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11/09/19

Designing Software for a Goldfish – Specification by Example

Designing Software for a Goldfish – Specification by Example

A goldfish can understand software development processes better than a human being. It’s not a joke – human attention span decreased in the last few years from 12 seconds to 8. That’s how long we can focus on a single thing before we get distracted by something else. It’s less than a goldfish. Throw ambiguity to the mix and you have a concept that is hard to understand. Unless you use ‘Specification by example’ method.

As humans, we love practical examples. This allows us to communicate better, with a clear picture in mind. Examples that are easy to visualize help us define goals, requirements, specifications. IT is a -fast-paced environment. Everything has its place in a sprint and has to be done right the first time around. By using Specification by example (SBE), we are delivering quality to our clients.

What is specification by example?

It’s also known as acceptance test-driven development (ATDD or A-TDD), Agile Acceptance Testing (AAT) or Test-Driven Requirements (TDR). The term itself was coined by Martin Fowler in 2004, although the earliest usage of the idea was made by Ward Cunningham in 1996. The values, good practices, and principles of SBE however, were thought by Kent Beck in 1999. The key idea behind it comes in the form of single source of truth (SSOT). It’s a good practice in which all structuring information and all associated data are stored once and referenced by links only. That way business analyst, software developers, and software delivery manager have their work cut out for them.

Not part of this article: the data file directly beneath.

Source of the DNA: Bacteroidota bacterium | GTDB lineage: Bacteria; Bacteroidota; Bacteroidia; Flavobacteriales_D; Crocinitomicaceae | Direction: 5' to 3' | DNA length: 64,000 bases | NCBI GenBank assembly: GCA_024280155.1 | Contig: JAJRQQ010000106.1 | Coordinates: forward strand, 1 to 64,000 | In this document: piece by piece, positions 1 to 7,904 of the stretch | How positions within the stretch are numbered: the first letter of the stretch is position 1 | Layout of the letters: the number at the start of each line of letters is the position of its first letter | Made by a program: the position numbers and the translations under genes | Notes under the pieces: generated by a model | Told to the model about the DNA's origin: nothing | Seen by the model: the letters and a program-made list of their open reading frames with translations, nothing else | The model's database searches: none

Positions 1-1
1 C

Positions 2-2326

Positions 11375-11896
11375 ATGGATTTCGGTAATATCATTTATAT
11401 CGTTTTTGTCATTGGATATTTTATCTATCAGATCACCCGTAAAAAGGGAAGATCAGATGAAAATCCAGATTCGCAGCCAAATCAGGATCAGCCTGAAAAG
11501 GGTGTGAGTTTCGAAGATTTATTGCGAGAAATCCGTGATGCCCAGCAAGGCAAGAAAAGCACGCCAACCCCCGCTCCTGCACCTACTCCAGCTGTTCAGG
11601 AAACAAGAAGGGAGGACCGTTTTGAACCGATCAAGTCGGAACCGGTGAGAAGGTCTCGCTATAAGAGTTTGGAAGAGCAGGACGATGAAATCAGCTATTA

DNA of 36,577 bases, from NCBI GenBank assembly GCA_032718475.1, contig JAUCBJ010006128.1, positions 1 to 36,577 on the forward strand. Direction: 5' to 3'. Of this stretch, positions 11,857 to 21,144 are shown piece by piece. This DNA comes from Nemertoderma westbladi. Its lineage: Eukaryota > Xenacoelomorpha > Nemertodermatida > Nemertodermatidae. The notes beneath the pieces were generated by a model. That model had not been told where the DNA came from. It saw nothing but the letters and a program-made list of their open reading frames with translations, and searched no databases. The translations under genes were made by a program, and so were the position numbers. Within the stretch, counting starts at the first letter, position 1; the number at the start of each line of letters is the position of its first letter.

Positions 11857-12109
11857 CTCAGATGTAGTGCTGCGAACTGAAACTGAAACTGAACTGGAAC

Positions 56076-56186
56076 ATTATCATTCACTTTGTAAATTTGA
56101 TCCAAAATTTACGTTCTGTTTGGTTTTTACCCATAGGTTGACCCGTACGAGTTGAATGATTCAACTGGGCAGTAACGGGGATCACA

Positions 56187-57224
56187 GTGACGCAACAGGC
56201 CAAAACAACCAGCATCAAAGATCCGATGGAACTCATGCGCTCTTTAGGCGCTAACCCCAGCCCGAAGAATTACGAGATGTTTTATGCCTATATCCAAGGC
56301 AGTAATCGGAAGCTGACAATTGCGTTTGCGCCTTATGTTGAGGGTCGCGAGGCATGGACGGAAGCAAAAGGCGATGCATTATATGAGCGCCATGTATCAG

By using specification by example, every software product development company can make products smoother and without usual annoyances. When business analysts use their own documentation, software product development team uses their own one, alongside with quality assurance specialists with their set, everything can blow up in your face. Obviously, you don’t want that. That’s why it’s a good idea to think about ourselves as goldfish – not necessarily human beings with attention deficit disorder but as busy people with no time to lose.

Specification by example integrates key ideas:

  • Workshops for clarification of requirements
  • Concurrent engineering
  • Tests as requirements and requirements as tests
  • Prevention instead of detection

It’s all about:

  • Deriving the scope of the project from its objectives
  • A functional pathway to support the process. Business objectives, then deriving the scope, then the creation of the stories.
  • Collaborative specification of requirements
  • Illustrating with examples
  • Automation of specifications